A Q&A by Melissa Gordon
Kathryn Hudja is an assistant curator for the Performing Arts Archives and Upper Midwest Literary Archives, University of Minnesota Libraries Archives and Special Collections.
MG: I am so curious about the John Berryman papers! Are you able to share an approximate number of people who visit this archive yearly? Are there any immediate plans to make his papers available online?
KH: Berryman’s archives are perhaps one of our most well-used collections. Manuscripts, drafts, correspondence, teaching notes, photographs, and books from Berryman’s personal library became part of the Upper Midwest Literary Archives not long after the poet’s death. In the past year, we had approximately twenty different researchers use the collection. About half of those researchers had questions answered via email, while the other half visited the archives in person, sometimes for weeks at a time. Unfortunately, there are no immediate plans to digitize the entire collection, mainly due to barriers to digitization such as permissions, time, and resources.
MG: In a conversation I had with you previously, you mentioned archives being a great place for initial discovery. I have recalled [your words] many times when thinking about archival research. Can you expand on this idea of “initial discovery”?
KH: My first job working with archives wasn’t really your typical archivist job. I had just finished my graduate degree in music, wondering what I would ever do with my life now, when I stumbled upon a temp job with a musical theater company. They needed an office assistant to do some organizing at their studio space. Though I didn’t know it at the time, what they really needed was an archivist—I soon found myself arranging and describing thirty years of theater history in the form of programs, scripts, scores, administrative records, and so much more. One day, I stumbled across a torn sheet of scratch paper with a name and some monetary figures scribbled on it. I asked the director what it was, and if I could toss it. When he told me it was an invoice for the babysitter they had hired when on tour, my mind began to spin. This tiny artifact, seemingly meaningless, actually meant so much. It illustrated the values of the theater company, and told the story of the artists employed on tour in a way that a simple program or script could never do. This is initial discovery at its best—that moment, or object, that propels your thinking and research in new and exciting directions. It’s part of what makes working with archives and special collections so unique.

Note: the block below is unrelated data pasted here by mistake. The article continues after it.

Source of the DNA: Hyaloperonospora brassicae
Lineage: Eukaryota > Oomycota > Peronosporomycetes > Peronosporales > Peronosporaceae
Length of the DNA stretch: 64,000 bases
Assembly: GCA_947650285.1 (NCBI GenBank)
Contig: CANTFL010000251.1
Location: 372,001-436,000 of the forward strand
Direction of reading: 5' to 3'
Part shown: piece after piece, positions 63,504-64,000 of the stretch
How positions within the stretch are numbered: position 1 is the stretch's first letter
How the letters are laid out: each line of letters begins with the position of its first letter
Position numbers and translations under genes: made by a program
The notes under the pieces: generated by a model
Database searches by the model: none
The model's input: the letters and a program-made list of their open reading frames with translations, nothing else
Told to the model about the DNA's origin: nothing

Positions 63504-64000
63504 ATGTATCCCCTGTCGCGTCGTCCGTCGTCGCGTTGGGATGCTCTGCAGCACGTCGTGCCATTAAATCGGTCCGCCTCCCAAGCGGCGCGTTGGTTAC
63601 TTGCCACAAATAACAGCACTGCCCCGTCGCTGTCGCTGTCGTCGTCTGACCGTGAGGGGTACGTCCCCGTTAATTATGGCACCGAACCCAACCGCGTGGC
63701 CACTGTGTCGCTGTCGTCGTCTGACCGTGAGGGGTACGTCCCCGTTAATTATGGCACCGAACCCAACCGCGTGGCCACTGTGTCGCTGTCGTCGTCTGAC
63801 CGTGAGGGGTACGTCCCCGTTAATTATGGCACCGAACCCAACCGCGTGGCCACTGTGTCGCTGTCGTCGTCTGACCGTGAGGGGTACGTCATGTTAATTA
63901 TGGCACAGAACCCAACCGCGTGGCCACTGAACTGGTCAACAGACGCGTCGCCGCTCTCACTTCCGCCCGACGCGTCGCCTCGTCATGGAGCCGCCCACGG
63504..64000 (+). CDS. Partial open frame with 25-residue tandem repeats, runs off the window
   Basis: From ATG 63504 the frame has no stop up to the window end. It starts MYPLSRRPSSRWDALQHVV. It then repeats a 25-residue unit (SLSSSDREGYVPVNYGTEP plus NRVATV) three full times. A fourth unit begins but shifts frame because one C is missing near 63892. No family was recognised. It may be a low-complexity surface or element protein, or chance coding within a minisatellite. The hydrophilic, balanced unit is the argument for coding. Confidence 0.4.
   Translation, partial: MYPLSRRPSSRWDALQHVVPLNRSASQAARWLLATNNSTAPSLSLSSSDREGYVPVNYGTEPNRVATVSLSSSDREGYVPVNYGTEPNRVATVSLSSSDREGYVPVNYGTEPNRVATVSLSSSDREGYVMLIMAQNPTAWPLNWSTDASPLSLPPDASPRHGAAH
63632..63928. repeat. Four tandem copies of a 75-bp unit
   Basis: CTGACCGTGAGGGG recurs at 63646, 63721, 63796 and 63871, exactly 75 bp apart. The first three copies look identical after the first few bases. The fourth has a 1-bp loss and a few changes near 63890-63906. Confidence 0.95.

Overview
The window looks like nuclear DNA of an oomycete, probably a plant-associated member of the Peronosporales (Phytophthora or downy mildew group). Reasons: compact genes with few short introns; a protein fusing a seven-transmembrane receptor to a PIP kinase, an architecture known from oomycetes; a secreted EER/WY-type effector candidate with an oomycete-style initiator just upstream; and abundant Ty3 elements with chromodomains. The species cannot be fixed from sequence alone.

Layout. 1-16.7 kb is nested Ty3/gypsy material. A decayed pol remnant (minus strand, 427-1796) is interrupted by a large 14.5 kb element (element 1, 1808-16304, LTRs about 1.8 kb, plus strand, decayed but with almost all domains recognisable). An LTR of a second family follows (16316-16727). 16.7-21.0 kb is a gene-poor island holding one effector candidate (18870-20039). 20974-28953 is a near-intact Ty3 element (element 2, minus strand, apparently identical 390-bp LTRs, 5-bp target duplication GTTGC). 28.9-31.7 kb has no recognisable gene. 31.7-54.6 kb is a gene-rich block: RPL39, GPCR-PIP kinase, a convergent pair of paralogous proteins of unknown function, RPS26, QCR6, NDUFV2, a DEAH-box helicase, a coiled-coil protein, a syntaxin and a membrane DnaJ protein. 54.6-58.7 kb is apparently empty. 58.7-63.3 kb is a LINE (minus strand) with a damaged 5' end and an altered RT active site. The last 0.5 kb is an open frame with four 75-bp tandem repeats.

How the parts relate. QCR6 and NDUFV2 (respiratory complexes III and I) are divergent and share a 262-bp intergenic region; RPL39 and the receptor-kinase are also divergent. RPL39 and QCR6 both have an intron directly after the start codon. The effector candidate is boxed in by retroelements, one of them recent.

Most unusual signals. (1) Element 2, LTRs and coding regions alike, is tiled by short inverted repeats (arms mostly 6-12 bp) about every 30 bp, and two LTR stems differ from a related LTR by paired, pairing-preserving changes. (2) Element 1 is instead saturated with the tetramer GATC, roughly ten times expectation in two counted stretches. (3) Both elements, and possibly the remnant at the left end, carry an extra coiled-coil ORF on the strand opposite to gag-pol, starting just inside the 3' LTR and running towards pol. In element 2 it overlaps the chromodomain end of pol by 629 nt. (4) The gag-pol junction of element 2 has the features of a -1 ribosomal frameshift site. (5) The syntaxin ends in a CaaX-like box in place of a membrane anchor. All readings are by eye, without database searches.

MG: What kinds of projects do people typically contact you about when they request access to different collections? I’m curious about the kind of research conducted within archives.
KH: Researcher needs truly run the gamut. Many of our researchers are preparing for scholarly publication or dissertations. Another large group includes collection donors themselves who are trying to track down a lesson plan, contract, script, or prompt book. Poets, playwrights, designers, and theater artists use the archives to understand the artistic process or for inspiration for new work. I’ve also encountered researchers doing genealogical research, searching for evidence of a parent who once took a class with John Berryman or a grandparent who used to perform with the local orchestra. Once, I had a researcher request handwriting samples from a collection—I later found out it served as an inspiration for a tattoo!
MG: Many collections all over the world are being preserved digitally. More and more collections become available online, making it easier for the public to access information contained in collections. What do you think is “lost” in a digital experience versus one that requires a person be physically present with materials in an archive?
KH: The physicality of the object is one aspect that is definitely lost in digitization—the texture of the paper, the pressure of the pencil. And many people experience a very physical connection to the past when handling an original World War II poster, sifting through a 100-year old scrapbook, or holding an early draft of their favorite poem in their hands.
Personally, I feel like the biggest loss through digitization is the serendipity of discovery. Searching for digital content can be relatively easy, but it’s much harder to replicate the experience of sitting down with a box and paging through it, folder by folder, sheet by sheet. It’s the difference between walking the stacks at your local library versus searching the Internet—sometimes you don’t know what you need until its right in front of you!
Read the second part of the interview with Kathryn Hudja regarding digitizing collections.